Peshmerga units also lack sufficient armoured vehicles, in part because of the very poor serviceability of the polyglot collection of Iraqi army vehicles they have appropriated since the summer of 2014. Small tranches of German and US Mine-Resistant Ambush-Protected (MRAP) vehicles have arrived, but far too few to protect troops all along the porous thousand-kilometre frontline.
The final category of equipment needed by the Kurds to keep ISIL at bay are heavy weapons. Though support units with tanks, howitzers and multiple-barrel rocket launchers are in place to support most frontline units, they are spread thin and are often hard, due to their age, to keep in service.
Of particular urgency, the Kurds need more long-range anti-tank weapons capable of penetrating the armoured suicide trucks that ISIL continues to use to breach Kurdish defences.
Currently there are two to three Milan guided anti-tank missile firing platforms to cover fronts of up to 80 kilometres. Such weapons cannot be exactly where they are needed when faced by a very mobile enemy like ISIL.
International support for the Kurds
Probably the most critical military support provided to the Kurds on a daily basis by the international coalition is protective airpower. Near-constant international air cover gives the peshmerga great reassurance, particularly at night, and smashes many ISIL attacks before they have even unfolded fully.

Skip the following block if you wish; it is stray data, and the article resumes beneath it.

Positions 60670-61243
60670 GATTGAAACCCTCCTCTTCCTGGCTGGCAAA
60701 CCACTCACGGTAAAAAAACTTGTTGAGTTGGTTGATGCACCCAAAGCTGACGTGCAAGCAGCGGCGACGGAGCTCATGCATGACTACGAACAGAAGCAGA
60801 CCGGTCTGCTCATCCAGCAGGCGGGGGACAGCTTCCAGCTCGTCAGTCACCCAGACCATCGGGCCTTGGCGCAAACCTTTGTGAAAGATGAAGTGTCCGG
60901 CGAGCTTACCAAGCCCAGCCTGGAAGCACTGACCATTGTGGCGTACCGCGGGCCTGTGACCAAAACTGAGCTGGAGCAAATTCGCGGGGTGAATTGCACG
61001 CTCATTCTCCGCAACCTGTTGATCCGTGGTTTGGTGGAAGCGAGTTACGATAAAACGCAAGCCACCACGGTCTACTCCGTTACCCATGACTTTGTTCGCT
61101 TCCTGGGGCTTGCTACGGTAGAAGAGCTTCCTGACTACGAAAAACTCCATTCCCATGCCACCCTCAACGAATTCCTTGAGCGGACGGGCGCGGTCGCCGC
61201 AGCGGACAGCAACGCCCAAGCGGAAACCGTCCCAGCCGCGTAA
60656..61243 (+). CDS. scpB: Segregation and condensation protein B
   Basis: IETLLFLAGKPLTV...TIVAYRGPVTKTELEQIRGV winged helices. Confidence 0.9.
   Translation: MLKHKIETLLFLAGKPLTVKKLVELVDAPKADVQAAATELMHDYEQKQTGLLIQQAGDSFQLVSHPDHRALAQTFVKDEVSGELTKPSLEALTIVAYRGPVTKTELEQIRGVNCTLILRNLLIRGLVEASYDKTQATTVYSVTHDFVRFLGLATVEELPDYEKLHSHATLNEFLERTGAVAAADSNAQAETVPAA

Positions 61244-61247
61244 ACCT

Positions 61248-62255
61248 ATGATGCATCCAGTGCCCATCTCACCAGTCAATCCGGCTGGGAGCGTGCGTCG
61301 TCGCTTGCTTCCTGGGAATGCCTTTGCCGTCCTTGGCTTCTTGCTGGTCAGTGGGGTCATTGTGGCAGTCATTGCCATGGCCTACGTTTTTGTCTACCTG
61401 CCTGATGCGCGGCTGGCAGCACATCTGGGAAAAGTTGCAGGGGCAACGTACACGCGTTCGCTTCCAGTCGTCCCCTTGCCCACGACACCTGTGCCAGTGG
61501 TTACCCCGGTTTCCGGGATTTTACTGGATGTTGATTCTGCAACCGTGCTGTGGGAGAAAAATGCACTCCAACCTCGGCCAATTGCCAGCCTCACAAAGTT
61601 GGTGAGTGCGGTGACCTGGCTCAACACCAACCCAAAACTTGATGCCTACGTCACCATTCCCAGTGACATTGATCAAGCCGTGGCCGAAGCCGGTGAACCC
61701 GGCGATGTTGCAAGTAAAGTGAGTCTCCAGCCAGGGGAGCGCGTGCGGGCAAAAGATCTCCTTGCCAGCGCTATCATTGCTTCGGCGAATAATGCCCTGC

The international community is also gradually ramping up its training activities inside Kurdistan. Initially US UK, German, Dutch and Italian trainers focused on niche capabilities taught to small groups, such as use of Milan and heavy machine-guns. Now training at KRG bases like Binaslawa and Atrush are evolving towards company (100-man) and battalion (500-man) operations.
If the US doesn't want to help our troops to protect themselves, then maybe we should not risk our Peshmergas lives anymore.
The German government delivered two brigades’ worth of weapons and equipment to the peshmerga in the last four months, including 4,000 sets of personal protective equipment (helmets and body armour), 700 radios, over 16,000 assault rifles (with 6 million rounds of ammunition), and 270 light anti-tank weapons (with 4,000 missiles).